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Smoke Entering House Through Unused Fireplace
Q: We read your explanation of why the smell of smoke can enter a house through an unused chimney, but our problem is a little different. We have
two fireplaces that share the same chimney, one upstairs and one downstairs (which we never use). Whenever we have a fire in the upstairs
fireplace, smoke (not just the smell) comes billowing in through the downstairs fireplace, even when we close the damper! Can you explain this one?
A: Actually, the explanation is based upon the same principle: whenever air travels to the outside of a house, an equivalent amount of air
attempts to enter somewhere to replace it, and an unused fireplace flue is often the path of least resistance.
In houses where two fireplaces share the same chimney, each has its own flue, running side-by-side inside the masonry housing. Whenever you
have a fire in one of the fireplaces, that flue becomes "charged" with rising hot wood exhaust, and vacuums large amounts of air out of the house. If
the adjacent flue is the path of least resistance to the replacement air, smoke from the chimney in use can be drawn down the unused flue and into
the house with the makeup air. As discussed in the smoke smell answer, most fireplace dampers don't close tightly enough to stop this flow. This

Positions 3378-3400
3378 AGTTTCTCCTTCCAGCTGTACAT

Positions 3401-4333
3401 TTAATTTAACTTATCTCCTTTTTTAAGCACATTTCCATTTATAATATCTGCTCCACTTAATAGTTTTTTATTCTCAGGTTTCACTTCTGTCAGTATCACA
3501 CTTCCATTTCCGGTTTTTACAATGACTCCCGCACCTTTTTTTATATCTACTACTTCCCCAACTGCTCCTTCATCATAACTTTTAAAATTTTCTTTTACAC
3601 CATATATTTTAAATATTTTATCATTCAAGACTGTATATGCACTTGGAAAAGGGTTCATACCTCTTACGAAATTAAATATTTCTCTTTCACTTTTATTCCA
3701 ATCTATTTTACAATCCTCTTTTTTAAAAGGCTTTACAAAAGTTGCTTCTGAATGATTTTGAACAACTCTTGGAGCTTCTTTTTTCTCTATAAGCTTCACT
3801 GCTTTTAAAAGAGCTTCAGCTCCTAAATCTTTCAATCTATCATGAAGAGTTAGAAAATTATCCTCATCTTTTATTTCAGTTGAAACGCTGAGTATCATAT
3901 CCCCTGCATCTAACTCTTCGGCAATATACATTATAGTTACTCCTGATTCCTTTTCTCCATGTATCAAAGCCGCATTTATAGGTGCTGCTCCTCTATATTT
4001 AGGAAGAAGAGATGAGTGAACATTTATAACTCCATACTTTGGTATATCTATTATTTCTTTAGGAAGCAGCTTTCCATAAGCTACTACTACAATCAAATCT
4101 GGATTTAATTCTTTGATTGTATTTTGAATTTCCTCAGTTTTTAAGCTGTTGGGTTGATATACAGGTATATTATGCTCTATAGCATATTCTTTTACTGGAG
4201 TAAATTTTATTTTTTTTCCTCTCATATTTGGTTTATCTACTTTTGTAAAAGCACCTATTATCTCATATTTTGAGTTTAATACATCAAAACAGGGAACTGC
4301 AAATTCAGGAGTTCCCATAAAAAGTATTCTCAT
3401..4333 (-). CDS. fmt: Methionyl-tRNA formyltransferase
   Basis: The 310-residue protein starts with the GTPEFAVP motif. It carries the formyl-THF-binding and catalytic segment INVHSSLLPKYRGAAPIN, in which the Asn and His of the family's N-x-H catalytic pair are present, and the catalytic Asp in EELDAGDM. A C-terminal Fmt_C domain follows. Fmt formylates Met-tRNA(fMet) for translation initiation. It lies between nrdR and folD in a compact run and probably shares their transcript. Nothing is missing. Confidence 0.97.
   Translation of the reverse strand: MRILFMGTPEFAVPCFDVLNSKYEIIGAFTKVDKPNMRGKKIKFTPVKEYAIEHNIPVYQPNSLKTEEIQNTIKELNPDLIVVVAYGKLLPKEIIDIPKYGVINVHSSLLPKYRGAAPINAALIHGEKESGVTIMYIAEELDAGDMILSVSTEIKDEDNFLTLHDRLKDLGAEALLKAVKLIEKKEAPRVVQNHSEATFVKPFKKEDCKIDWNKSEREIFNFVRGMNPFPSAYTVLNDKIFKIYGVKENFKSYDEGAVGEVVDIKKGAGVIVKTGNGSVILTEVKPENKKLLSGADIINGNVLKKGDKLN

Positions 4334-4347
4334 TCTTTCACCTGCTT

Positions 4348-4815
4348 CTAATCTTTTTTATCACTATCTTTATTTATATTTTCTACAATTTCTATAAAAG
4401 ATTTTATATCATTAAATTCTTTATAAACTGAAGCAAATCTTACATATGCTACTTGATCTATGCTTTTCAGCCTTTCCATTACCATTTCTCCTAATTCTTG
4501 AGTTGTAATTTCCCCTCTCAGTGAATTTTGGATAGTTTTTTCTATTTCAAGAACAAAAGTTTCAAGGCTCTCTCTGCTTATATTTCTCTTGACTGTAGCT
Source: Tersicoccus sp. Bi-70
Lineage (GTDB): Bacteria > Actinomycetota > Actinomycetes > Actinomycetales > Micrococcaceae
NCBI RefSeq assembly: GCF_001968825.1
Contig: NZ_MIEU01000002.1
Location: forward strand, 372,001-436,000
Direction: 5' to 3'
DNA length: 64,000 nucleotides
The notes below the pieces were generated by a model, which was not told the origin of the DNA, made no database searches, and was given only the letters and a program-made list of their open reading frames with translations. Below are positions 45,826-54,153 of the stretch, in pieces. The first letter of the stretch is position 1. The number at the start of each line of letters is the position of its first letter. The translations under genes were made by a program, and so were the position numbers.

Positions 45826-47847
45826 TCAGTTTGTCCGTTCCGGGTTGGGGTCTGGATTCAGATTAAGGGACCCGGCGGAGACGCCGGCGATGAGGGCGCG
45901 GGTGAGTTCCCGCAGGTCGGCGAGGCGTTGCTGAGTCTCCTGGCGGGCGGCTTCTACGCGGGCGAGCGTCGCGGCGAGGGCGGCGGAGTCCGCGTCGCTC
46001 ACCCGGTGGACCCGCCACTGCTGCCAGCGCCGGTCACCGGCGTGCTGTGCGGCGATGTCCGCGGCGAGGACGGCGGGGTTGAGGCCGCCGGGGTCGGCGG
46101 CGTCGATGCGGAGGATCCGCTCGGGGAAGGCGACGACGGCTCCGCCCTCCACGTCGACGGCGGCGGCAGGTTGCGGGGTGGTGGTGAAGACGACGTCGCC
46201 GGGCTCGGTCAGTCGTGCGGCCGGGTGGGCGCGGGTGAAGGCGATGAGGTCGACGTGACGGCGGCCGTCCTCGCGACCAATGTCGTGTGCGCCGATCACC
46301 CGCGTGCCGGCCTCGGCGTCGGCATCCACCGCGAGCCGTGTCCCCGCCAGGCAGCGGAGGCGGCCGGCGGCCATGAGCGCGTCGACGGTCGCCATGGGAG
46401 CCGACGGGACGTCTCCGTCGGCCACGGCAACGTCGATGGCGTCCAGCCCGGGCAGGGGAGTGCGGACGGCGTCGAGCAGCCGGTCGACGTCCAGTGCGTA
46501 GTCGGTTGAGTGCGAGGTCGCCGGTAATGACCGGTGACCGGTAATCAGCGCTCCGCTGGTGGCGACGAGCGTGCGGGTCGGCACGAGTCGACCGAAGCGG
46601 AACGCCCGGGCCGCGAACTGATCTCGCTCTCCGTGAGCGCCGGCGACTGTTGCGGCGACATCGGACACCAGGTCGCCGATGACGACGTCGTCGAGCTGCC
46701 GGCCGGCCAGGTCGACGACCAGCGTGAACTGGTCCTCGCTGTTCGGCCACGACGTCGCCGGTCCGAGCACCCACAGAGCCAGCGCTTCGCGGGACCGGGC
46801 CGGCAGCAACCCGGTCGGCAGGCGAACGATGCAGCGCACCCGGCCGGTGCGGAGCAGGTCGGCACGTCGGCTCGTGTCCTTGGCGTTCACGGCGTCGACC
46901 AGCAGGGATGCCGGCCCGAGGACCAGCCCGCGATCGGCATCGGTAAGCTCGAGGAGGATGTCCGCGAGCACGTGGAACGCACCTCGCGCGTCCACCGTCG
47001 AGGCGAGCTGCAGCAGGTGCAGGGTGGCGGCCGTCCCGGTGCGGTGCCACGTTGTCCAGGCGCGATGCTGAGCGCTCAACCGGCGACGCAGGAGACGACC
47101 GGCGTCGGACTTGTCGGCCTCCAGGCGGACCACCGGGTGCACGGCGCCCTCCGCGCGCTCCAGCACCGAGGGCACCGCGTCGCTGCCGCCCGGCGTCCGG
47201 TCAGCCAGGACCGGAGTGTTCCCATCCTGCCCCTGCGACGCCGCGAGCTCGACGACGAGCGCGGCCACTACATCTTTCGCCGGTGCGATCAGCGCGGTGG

phenomenon is called cross-drafting, and there are several possible solutions:
1) Open a window near the fireplace that is being used. If you can provide a path of less resistance to the incoming makeup air, you can eliminate
the backflow down the unused chimney. Drawback: you won't want to be sitting in the cold draft between the open window and the fireplace.
2) Add an extra flue tile extension to the upstairs fireplace flue, so the smoke exits at least 18" above the downstairs flue. This won't stop the
downstairs chimney from acting as a makeup air return, but should stop it from vacuuming smoke into the house. Possible drawback: if the
downstairs fireplace has ever been used, the replacement air might still carry a smokey smell from the chimney into the room. Another possible
drawback: this trick probably won't keep the upstairs fireplace flue from vacuuming smoke down into the house if you ever decide to have a fire in
the downstairs fireplace.
3) Consider a pair of top-sealing dampers. These mount at the top of the chimney, and are opened and closed via stainless steel cables running
down the inside of each flue. Caution: these are much tighter sealing than standard fireplace dampers, but are not airtight: we have experienced
cases where some smoke was still drawn into the house through the closed top damper.
4) The ultimate fix: provide a source of combustion air from outside the house to both fireplaces, and install good, tight-fitting glass firescreens to
cover both openings. This will stop the vacuum effect from whichever fireplace is being used, and will also inhibit the flow of heated air OUT of the
chimney when you use the fireplaces. This fix will require the services of a Mason to install the outside combustion air intakes, and usually can't be
accomplished unless the fireplace/chimney structure is on an outside wall.
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